In patients who have experienced an ischemic stroke, the severity of obstructive sleep apnea (OSA) has been positively associated with 3-month poststroke depression (PSD). A hospital-based study was conducted at Jiangsu Provincial Second Chinese Medicine Hospital in Nanjing, Jiangsu, China, from March 2017 through December 2018, and results were published in the Journal of Stroke and Cerebrovascular Diseases.
Investigators sought to detect the correlation between OSA severity and PSD in patients with ischemic stroke. Study eligibility criteria included the following: age ≥18 years of age, symptom onset of <14 days, and willingness to participate in a polysomnography (PSG) examination and neuropsychological assessment. All of the study enrollees underwent an overnight PSG examination during their hospitalization. The median time from onset of symptoms to the performance of PSG was 11.0 days.
In the participants, the apnea-hypopnea index (AHI) was computed by averaging the total number of obstructive apneas and hypopneas per hour of sleep. Apnea was further classified as obstructive if respiratory efforts were observed either on the chest or abdominal inductance channel, or as central if no respiratory effort was seen. Additionally, OSA was diagnosed when ≥50% of respiratory events were of the obstructive type and central sleep apnea was diagnosed when >50% of respiratory events were of the central type. All participants were categorized into 4 groups, based on their AHI: no OSA: AHI <5/h, mild OHA: AHI ≤5/h to <15/h, moderate OSA: AHI <15/h to <30/h, and severe OSA: AHI ≥30/h.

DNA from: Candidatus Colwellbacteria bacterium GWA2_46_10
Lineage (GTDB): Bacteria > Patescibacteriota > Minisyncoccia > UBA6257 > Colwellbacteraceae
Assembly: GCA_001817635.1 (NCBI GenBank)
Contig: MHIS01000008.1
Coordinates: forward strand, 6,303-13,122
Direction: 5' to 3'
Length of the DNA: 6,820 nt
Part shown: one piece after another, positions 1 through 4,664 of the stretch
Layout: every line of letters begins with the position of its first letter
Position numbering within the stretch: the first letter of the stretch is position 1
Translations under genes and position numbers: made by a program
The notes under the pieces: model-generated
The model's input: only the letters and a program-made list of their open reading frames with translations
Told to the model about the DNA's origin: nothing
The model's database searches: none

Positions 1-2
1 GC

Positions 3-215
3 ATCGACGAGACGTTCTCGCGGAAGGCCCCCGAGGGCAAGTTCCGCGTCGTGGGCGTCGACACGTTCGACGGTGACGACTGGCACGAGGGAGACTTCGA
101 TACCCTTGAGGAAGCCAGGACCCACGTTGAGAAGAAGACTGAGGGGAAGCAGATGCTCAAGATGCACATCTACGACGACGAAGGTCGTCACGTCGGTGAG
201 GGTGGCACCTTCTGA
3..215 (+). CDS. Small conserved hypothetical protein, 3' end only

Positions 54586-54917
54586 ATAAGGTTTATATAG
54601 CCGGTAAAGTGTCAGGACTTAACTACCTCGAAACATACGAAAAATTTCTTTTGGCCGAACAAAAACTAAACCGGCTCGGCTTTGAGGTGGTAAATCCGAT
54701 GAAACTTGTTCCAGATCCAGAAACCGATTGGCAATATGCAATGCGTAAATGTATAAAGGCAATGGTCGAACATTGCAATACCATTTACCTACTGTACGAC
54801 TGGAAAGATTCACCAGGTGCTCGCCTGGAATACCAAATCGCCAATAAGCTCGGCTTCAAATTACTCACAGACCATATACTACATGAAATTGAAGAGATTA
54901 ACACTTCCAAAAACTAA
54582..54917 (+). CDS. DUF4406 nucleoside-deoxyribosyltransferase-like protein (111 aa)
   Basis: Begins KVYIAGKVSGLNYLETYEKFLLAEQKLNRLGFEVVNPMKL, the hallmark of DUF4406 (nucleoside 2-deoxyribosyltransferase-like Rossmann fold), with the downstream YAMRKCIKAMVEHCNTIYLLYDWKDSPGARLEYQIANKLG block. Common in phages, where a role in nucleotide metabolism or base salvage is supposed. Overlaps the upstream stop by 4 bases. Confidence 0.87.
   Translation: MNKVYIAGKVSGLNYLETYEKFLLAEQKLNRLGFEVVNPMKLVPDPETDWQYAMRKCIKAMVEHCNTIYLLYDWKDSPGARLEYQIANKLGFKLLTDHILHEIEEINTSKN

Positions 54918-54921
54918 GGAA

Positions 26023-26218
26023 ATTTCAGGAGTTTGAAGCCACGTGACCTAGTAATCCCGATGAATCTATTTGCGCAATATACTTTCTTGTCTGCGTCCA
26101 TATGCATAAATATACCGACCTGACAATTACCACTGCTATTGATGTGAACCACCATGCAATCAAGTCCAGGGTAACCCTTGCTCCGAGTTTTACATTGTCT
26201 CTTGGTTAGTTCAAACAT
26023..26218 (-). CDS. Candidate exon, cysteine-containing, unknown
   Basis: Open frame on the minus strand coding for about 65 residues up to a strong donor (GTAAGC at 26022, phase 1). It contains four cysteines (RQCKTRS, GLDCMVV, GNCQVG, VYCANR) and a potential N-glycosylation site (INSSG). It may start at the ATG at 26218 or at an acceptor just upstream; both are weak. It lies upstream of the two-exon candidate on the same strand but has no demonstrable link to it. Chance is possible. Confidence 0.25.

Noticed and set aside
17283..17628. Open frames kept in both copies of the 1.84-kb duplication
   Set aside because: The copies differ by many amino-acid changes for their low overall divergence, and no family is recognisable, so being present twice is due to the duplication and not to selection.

A total of 265 patients were enrolled in the study and the median AHI was 14.0. The distribution of patients relative to OSA severity was as follows: no OSA: 18.1% (n=48), mild OSA: 32.1% (n=85), moderate OSA: 20.4% (n=54), and severe OSA: 29.4% (n=78).
Overall, 23.8% (n=63) of patients were diagnosed with PSD at admission and 32.5% (n=86) of patients were diagnosed with PSD at 3 months. Univariate analysis demonstrated that reduced OSA severity was significantly associated with PSD at 3 months (P =.003) but not at admission (P =.373). Results showed that participants with 3-month PSD were older (P =.002), mainly women (P =.006), more likely to have greater OSA severity (P =.004), more likely to develop white matter lesions (P =.003), more likely to have higher levels of AHI (P =.001), and more likely to have higher hypersensitive C-reactive protein levels (P =.006), compared with those without PSD.
Per univariate logistic regression analysis, severe OSA was identified as a risk factor for PSD (odds ratio [OR], 3.86; 95% CI, 1.60-9.33; P =.003). In multivariable analysis, following adjustment for covariates, severe OSA was significantly associated with an increased risk for 3-month PSD (OR, 4.04; 95% CI, 1.38-9.62; P =.036), compared with patients without OSA.
The investigators noted that additional multicenter, longitudinal studies are warranted to more comprehensively evaluate these associations. In addition, pathophysiological mechanisms and therapeutic considerations remain to be established.
Li C, Liu Y, Xu P, et al. Association between obstructive sleep apnea and risk of post-stroke depression: a hospital-based study in ischemic stroke patients [published online May 13, 2020]. J Stroke Cerebrovasc Dis. doi:10.1016/j.jstrokecerebrovasdis.2020.104876
This article originally appeared on Pulmonology Advisor